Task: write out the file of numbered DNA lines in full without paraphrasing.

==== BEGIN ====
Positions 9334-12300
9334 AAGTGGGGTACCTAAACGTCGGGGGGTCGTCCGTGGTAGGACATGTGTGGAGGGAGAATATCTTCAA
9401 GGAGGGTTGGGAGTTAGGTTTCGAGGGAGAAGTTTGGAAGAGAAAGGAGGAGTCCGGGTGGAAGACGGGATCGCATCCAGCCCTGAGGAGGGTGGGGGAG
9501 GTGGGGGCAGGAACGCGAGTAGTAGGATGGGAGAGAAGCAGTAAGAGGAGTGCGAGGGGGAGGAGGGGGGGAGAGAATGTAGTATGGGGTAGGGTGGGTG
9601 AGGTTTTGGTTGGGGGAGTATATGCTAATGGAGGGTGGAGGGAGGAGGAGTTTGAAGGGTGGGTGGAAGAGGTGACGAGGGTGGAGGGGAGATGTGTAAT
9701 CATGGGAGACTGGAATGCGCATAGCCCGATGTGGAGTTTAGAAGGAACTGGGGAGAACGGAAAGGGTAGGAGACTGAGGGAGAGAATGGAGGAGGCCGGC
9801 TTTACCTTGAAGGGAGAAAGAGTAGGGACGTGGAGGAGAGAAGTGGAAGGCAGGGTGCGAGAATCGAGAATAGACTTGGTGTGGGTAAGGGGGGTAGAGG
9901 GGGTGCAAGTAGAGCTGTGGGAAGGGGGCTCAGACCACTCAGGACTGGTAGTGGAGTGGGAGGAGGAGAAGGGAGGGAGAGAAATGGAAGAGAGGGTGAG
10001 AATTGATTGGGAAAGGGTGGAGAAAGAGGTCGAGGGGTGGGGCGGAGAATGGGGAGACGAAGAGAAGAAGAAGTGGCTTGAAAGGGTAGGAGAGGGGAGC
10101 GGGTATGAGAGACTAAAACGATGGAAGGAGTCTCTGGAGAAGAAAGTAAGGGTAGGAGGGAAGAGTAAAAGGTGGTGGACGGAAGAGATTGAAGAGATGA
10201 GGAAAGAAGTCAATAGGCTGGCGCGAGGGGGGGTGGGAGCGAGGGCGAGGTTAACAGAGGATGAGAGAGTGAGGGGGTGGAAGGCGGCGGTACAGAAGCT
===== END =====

Positions 9334-12300
9334 AAGTGGGGTACCTAAACGTCGGGGGGTCGTCCGTGGTAGGACATGTGTGGAGGGAGAATATCTTCAA
9401 GGAGGGTTGGGAGTTAGGTTTCGAGGGAGAAGTTTGGAAGAGAAAGGAGGAGTCCGGGTGGAAGACGGGATCGCATCCAGCCCTGAGGAGGGTGGGGGAG
9501 GTGGGGGCAGGAACGCGAGTAGTAGGATGGGAGAGAAGCAGTAAGAGGAGTGCGAGGGGGAGGAGGGGGGGAGAGAATGTAGTATGGGGTAGGGTGGGTG
9601 AGGTTTTGGTTGGGGGAGTATATGCTAATGGAGGGTGGAGGGAGGAGGAGTTTGAAGGGTGGGTGGAAGAGGTGACGAGGGTGGAGGGGAGATGTGTAAT
9701 CATGGGAGACTGGAATGCGCATAGCCCGATGTGGAGTTTAGAAGGAACTGGGGAGAACGGAAAGGGTAGGAGACTGAGGGAGAGAATGGAGGAGGCCGGC
9801 TTTACCTTGAAGGGAGAAAGAGTAGGGACGTGGAGGAGAGAAGTGGAAGGCAGGGTGCGAGAATCGAGAATAGACTTGGTGTGGGTAAGGGGGGTAGAGG
9901 GGGTGCAAGTAGAGCTGTGGGAAGGGGGCTCAGACCACTCAGGACTGGTAGTGGAGTGGGAGGAGGAGAAGGGAGGGAGAGAAATGGAAGAGAGGGTGAG
10001 AATTGATTGGGAAAGGGTGGAGAAAGAGGTCGAGGGGTGGGGCGGAGAATGGGGAGACGAAGAGAAGAAGAAGTGGCTTGAAAGGGTAGGAGAGGGGAGC
10101 GGGTATGAGAGACTAAAACGATGGAAGGAGTCTCTGGAGAAGAAAGTAAGGGTAGGAGGGAAGAGTAAAAGGTGGTGGACGGAAGAGATTGAAGAGATGA
10201 GGAAAGAAGTCAATAGGCTGGCGCGAGGGGGGGTGGGAGCGAGGGCGAGGTTAACAGAGGATGAGAGAGTGAGGGGGTGGAAGGCGGCGGTACAGAAGCT